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Exhibition: C.A.Mathew: Photographs of Spitalfields a Century Ago.

An on-the-tin title there. On Saturday 20th April 1912, Essex photographer C.A. Mathew unloaded his equipment at Liverpool Street Station and spent time taking pictures of the street scenes in Spitalfields. Nobody knows why or how many images he captured. But 21 of them have survived as prints in the Bishopsgate Institute. Some of them are in quite good nick; others somewhat less so. Recently they have been carefully scanned at ultra high resolution and digitally restored by local photographer Jeremy Freedman. The substantially enlarged versions on display are the basis of this remarkable exhibition.

The detail is so fine that you can clearly read text in shop windows and on advertising posters and the adverts on omnibuses. The cobbled streets strewn with horse manure. Ornate streetlamps and balconies. Children and parents, in their weekly best, walking to or from synagogue. In the biggest, wealthiest, most powerful and most populous city on the globe, these were its poor, if not its destitute. There is pride in those faces. And curiosity in those of the children. Who was this stranger with his contraption?

Horses and waggon wheels are ubiquitous, yet in a handful of years to disappear from this urban landscape forever. This was the generation that – unbeknownst to them – would be scythed on foreign battlefields imminently. And those too young to fight would have their turn a generation later.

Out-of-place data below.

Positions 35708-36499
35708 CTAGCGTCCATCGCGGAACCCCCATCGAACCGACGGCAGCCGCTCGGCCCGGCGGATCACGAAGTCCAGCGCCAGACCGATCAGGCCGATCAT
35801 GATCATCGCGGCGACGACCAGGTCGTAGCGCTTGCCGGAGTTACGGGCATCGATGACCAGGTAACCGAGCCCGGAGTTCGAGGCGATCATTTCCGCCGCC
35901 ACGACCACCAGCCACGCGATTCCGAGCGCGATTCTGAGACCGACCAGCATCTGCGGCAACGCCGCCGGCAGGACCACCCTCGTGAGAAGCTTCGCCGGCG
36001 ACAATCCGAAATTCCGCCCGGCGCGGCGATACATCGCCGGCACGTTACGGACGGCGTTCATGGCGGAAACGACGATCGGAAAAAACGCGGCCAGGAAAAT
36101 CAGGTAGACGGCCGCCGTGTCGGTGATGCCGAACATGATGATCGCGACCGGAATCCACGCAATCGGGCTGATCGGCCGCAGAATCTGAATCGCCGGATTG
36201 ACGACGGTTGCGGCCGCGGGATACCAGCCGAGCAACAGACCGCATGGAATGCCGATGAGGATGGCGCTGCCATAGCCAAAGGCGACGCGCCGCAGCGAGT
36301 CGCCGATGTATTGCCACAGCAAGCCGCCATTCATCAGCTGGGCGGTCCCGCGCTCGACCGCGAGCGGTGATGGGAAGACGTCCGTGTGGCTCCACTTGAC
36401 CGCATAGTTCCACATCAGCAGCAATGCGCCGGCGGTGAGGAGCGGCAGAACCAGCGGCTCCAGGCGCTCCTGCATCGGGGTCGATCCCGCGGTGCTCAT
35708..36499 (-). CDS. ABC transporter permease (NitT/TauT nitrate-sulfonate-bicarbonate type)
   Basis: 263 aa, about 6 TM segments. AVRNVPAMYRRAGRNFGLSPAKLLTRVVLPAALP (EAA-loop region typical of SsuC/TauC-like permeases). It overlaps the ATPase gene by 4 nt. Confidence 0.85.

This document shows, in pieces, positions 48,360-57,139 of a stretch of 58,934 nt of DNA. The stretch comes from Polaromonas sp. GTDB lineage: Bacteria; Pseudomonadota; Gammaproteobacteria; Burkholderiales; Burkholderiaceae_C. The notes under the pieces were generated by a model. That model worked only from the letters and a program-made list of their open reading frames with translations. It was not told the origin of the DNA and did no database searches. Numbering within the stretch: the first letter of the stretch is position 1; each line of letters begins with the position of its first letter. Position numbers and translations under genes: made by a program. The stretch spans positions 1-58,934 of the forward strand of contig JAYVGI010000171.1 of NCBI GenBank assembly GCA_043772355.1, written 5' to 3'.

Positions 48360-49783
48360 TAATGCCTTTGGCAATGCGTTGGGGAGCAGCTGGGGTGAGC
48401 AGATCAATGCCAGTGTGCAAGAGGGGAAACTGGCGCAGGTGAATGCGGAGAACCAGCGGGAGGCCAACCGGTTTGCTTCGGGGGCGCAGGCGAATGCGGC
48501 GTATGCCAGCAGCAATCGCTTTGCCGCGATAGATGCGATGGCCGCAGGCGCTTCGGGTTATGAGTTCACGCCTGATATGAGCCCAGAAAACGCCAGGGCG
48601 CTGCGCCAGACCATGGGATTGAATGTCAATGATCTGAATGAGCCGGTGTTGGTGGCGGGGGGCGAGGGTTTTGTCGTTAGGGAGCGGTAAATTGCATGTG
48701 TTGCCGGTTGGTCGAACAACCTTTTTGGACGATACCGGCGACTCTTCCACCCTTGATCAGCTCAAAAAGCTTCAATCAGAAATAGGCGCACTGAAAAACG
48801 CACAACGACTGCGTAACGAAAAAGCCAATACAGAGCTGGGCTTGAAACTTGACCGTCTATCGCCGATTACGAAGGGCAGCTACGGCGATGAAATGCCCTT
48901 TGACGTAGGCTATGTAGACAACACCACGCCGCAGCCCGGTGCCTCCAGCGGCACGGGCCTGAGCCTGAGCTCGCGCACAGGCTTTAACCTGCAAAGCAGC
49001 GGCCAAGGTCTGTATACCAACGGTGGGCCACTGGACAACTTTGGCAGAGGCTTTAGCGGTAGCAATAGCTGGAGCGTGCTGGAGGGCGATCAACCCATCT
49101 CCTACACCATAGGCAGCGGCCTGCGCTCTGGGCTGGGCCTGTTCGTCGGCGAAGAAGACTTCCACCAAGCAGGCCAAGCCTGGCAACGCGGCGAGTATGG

This show is deeply evocative and real. You can smell and taste the past here. The pixels below can only hint at what you’ll experience by seeing the images in large scale. Do go.

c a mathews

Crispin St, looking towards the Spitalfields Market. Bishopsgate Intitute/Jeremy Freedman.

Looking down Artillery Lane towards Artillery Passage. Bishopsgate Intitute/Jeremy Freedman.

Looking down Artillery Lane towards Artillery Passage. Bishopsgate Intitute/Jeremy Freedman.

Widegate St looking towards Artillery Passage. Bishopsgate Institute/Jeremy Freeman.

Widegate St looking towards Artillery Passage. Bishopsgate Institute/Jeremy Freeman.

The exhibition runs from 7 March – 27 April at Eleven Spitalfields Gallery, 11 Princelet Street. Weekends 12 – 6, weekdays by appointment. More here.

More pictures and thoughts by the Gentle Author at Spitalfields Life.

Justice on the Strand

A guest post by talented artist and London Historians Member, Liam O’FarrellAnd an offer to buy the painting or limited edition print at a special London Historians cut price rate. See below for details.
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I am a member of London Historians, a group of like-minded London history enthusiasts. Director Mike Paterson invited me along to one of its tours: the Royal Courts of Justice in The Strand. I have a keen interest in history and am an artist who is enthusiastic about architecture so this tour was not to be missed.